21/9/16

Santa Ana de Moratalaz















Santa Ana de Moratalaz
Madrid, Spain. 1965-71
Architect: Miguel Fisac

«This was the first church I planned following the guidelines issued by the II Vatican Council. The spatial plan was totally different; it was almost the opposite from the previous arrangements. There was no single focus, the altar, but a mobile focus».

«Ésta es la primera iglesia que proyecté con las directrices litúrgicas emanadas del Concilio Vaticano II. El planteamiento espacial era completamente distinto, casi opuesto al de las disposiciones anteriores. No había un único foco, el altar, sino un foco móvil» 

Miguel Fisac

The spatial plan referred to by Fisac had to do with the believers’ new arrangement around the altar, so that they had a more direct participation in liturgical celebrations. For that purpose, Fisac invented the peculiar plan shape of Saint Anne which highlighted the transversal axis of the plan. Moreover, in order to complete his appealing project and to remark the liturgical nature of his design, Fisac put forward three concavities in the curved wall closing the presbytery, corresponding to three different moments in the liturgical celebration and to the Eucharist reserve itself: the central one for the altar, the see-pulpit set on the right and the tabernacle on the left. The building was lit up with its author’s undoubted signature —expressing his growing concern with constructive structure—: a cover of bones, i.e., pre-fabricated concrete beams running in parallel from the feet to the head of the temple and which stopped at the presbytery before touching the head wall, flooding with light that area of the temple.

El planteamiento espacial al que se refiere Fisac tenía que ver con la nueva disposición de los fieles alrededor del altar para que la participación en las celebraciones litúrgicas fuese más directa. Para ello Fisac inventó la peculiar forma en planta de Santa Ana, concediendo mayor importancia al eje transversal de la planta. Asimismo, para completar su atractivo proyecto y subrayar el carácter litúrgico de su diseño, Fisac propuso tres concavidades en el muro curvo que cerraba el presbiterio, correspondientes a los diferentes momentos de la celebración litúrgica y a la propia reserva eucarística: la central para el altar, a su derecha el conjunto sede-ambón y a su izquierda el sagrario. El conjunto se culminaba con la inequívoca firma de su autor —expresión de sus crecientes preocupaciones en el terreno de lo estructural constructivo— mediante una cubierta de «huesos», vigas de hormigón prefabricado, dispuestas paralelamente a la línea de pies a cabecera del templo y que, precisamente sobre el presbiterio, se interrumpían antes de tocar el muro cabecero para bañar de luz esa zona del templo.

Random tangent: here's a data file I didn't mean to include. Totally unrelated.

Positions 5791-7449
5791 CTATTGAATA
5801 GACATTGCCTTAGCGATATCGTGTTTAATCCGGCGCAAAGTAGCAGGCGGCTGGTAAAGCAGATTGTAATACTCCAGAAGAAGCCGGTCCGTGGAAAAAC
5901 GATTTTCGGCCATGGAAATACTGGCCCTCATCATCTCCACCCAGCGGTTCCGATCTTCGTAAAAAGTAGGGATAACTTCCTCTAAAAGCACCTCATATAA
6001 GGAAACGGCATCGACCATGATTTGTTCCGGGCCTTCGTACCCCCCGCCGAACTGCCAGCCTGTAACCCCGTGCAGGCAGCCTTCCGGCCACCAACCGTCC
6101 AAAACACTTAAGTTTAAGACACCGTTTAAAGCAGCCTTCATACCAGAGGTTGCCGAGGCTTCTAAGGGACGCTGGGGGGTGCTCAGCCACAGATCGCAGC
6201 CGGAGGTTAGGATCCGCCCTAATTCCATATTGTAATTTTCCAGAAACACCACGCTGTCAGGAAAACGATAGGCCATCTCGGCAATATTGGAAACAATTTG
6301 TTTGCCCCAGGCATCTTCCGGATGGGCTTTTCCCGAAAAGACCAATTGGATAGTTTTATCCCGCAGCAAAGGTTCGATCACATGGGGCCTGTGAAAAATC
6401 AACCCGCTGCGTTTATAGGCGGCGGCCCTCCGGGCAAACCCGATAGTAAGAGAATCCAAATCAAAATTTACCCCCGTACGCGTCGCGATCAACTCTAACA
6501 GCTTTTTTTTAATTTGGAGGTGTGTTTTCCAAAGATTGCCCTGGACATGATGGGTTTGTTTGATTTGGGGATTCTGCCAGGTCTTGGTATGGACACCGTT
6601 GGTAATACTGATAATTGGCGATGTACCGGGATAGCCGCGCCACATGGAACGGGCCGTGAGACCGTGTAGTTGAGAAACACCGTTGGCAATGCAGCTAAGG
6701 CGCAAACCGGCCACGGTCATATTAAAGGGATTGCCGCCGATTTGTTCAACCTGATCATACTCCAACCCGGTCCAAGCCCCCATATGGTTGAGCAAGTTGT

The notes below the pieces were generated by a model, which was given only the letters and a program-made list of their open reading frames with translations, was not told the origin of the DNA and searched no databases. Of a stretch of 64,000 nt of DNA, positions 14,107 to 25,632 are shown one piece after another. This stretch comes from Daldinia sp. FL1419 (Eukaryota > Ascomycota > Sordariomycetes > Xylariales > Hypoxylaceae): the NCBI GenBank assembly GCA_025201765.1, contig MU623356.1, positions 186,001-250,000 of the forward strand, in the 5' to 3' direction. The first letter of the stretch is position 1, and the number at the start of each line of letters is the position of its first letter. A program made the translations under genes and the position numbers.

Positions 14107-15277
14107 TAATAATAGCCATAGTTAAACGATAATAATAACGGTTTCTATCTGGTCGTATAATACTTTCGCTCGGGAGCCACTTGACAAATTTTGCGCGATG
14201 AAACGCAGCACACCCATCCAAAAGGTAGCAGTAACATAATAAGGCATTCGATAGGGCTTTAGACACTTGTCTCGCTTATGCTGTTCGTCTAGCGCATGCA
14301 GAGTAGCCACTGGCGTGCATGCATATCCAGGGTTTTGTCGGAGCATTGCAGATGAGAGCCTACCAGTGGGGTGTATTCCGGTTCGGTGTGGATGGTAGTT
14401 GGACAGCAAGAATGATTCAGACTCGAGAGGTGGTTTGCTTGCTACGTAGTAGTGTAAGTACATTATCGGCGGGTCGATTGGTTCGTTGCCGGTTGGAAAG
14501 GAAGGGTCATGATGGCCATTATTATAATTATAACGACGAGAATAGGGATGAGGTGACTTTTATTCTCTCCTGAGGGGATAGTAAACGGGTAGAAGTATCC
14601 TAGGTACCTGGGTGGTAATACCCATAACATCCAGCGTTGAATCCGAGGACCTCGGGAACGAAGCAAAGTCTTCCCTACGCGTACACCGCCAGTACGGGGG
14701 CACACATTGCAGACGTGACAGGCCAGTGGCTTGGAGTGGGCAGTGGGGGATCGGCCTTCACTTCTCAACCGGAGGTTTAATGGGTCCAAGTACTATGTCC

Eduardo Delgado Orusco, Miguel Fisac's Churches




































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Cite: 
"Santa Ana de Moratalaz". Hidden Architecture 
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